Turkey could help Russia prevent radicalization of its Muslims, analysts agree

Turkey could help Russia prevent its Muslim population from being influenced by radical groups that have come under the spotlight in the wake of two suicide bombings in the Russian city of Volgograd last week, say analysts.

“Turkey and Russia should establish cooperation not only between foreign ministries and intelligence agencies, but they also need to develop policy together at the academic level on preventing radical groups from influencing Muslim society in Russia, Hasan Kanbolat, head of the Ankara-based Center for Middle Eastern Strategic Studies (ORSAM), told Sunday’s Zaman.

He stressed that one-fifth of Russia’s population is made up of Muslims and that they are under the threat of radical groups which have come to the fore due to the terrorism fears in Russia after a Chechen group threatened in July to disrupt February’s Winter Olympics.

A bomb ripped apart a trolleybus in Volgograd on Monday in the second deadly attack in the southern city in two days. The second attack came less than 24 hours after a suicide bombing in the main railway station of the same city, a major transport hub in southern Russia. The attacks have claimed 34 lives so far.

The bombings have raised fears of further violence as Russia prepares to host the 2014 Winter Olympics in Sochi. None of the radical groups have claimed responsibility, but Russian authorities are focusing on a particular name, Doku Umarov, the leader of a Chechen separatist group, due to statements he made in July vowing to unleash maximum force to disrupt the games.

Kanbolat said the timing of the attacks may indicate the Olympics as the reason; however, the acts of radical groups should be taken into consideration as a whole because their growing influence over Muslim society is concerning .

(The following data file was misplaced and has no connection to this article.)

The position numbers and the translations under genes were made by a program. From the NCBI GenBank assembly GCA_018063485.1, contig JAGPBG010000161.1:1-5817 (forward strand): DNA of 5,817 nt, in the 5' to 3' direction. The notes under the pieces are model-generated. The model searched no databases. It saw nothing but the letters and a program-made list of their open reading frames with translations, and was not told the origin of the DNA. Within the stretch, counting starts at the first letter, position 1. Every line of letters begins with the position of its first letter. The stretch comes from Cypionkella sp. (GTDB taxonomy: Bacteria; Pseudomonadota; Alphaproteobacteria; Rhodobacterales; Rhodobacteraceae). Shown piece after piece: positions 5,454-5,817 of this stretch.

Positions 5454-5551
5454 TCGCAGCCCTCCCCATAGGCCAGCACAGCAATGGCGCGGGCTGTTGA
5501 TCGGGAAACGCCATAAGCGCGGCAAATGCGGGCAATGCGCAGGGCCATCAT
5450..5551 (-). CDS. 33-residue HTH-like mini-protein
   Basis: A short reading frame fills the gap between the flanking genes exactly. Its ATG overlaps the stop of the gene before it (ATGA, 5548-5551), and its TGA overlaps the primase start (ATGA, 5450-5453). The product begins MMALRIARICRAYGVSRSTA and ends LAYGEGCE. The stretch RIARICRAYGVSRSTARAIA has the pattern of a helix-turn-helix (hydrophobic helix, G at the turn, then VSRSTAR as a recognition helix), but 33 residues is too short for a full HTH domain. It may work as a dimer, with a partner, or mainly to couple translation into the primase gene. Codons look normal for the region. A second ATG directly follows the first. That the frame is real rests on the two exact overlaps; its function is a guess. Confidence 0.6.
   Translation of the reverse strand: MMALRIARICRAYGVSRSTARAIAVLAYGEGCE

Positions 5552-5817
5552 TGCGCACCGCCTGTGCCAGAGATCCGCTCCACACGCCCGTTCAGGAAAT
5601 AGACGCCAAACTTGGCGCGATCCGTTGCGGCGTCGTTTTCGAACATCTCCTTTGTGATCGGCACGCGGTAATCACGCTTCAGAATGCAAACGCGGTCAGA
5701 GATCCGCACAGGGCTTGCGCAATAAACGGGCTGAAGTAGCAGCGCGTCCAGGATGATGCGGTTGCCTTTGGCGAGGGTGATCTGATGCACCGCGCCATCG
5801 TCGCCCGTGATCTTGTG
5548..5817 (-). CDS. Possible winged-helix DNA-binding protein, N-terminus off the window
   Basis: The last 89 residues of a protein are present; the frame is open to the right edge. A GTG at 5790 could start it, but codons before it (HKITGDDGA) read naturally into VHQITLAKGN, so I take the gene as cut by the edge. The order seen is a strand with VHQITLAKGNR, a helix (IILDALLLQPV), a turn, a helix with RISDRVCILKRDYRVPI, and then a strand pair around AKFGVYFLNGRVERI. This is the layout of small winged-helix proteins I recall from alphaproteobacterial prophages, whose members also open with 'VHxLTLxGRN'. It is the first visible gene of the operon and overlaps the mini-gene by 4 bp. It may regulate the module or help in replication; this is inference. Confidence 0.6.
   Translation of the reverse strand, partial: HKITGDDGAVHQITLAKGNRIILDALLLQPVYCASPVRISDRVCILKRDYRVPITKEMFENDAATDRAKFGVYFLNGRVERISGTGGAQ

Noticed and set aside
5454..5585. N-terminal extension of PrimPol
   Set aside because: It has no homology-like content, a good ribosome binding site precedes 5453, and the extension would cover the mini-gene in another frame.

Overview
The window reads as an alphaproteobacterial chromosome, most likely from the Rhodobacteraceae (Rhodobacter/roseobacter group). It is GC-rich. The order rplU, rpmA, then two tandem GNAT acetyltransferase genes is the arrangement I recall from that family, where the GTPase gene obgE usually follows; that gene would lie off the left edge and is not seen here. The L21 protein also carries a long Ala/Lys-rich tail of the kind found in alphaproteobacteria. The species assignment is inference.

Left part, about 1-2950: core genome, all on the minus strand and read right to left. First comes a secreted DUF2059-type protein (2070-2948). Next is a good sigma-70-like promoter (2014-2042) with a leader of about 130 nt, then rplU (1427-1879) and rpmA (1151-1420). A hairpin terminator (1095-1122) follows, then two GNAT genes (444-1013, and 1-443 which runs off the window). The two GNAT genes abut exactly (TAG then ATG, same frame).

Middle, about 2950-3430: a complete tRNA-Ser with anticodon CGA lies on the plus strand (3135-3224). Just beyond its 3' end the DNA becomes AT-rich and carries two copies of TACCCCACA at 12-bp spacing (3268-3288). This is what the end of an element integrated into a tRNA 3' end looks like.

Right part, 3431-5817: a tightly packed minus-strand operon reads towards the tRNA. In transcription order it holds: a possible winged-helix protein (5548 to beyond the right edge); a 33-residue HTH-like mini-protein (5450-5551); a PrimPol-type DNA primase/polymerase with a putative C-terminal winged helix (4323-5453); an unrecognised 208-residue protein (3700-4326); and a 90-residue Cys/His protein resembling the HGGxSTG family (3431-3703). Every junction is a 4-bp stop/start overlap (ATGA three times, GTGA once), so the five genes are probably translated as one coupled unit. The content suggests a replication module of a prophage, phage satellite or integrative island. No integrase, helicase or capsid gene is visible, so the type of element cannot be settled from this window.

Turkey has strongly condemned the two bomb attacks on Dec. 29 and 30. “We condemn the terrorist bombings in the Russian city of Volgograd,” said a statement from the Foreign Ministry on Monday. “We send our deepest condolences to the families who have suffered in this event,” the statement said, adding that Turkey is against all terrorist attacks regardless of their goals.

Olympic organizers have introduced some of the most extensive identity checks and other security measures ever seen at an international sporting event.

Commenting on the possible cooperation between Turkey and Russia, Habibe Özdal, Journal of Turkish Weekly columnist, has said some Russian intellectuals said Turkey can be a good role model in Russia’s fight against radical groups.

“Russian intellectuals agree that, leaving the radical groups aside, Russia can focus more on Muslim society in the country and in Central Asia and cooperate with Turkey via experience-sharing to normalize Russia’s relations with those Muslims,” Özdal told Sunday’s Zaman.

She also added that Russia needs to change its traditional way of thinking that considers Muslim society a threat due to the radical groups and let them live freely. “However, when blasts like the ones in Volgograd happen, the state puts security at the center of its actions, which causes restrictions and pressure,” Özdal said.

Suicide bombings have not been uncommon in Russia, but the insurgents seeking to create an Islamic state have largely confined their attacks to the North Caucasus region in recent years. The blasts in Volgograd signaled that militants want to show their reach outside their native region. Volgograd is about 300 kilometers (200 miles) north of the Caucasus and about 690 kilometers (430 miles) northeast of Sochi.

Speaking to Sunday’s Zaman, Mehmet Seyfettin Erol, head of Ankara’s International Strategic and Security Research Center (USGAM), believes that cooperation between Turkey and Russia is possible to prevent radicalization of Muslim societies; yet, Russia’s stance on Turkey’s decades-old Kurdish issue will have a significant effect on determining the framework of this possible cooperation.

“Experience-sharing is possible; yet … unless Russia considers the Kurdistan Workers’ Party (PKK) a terrorist group, Turkey may not favor full support,” Erol warned. (Cihan/Today’s Zaman)

source: cihan.com

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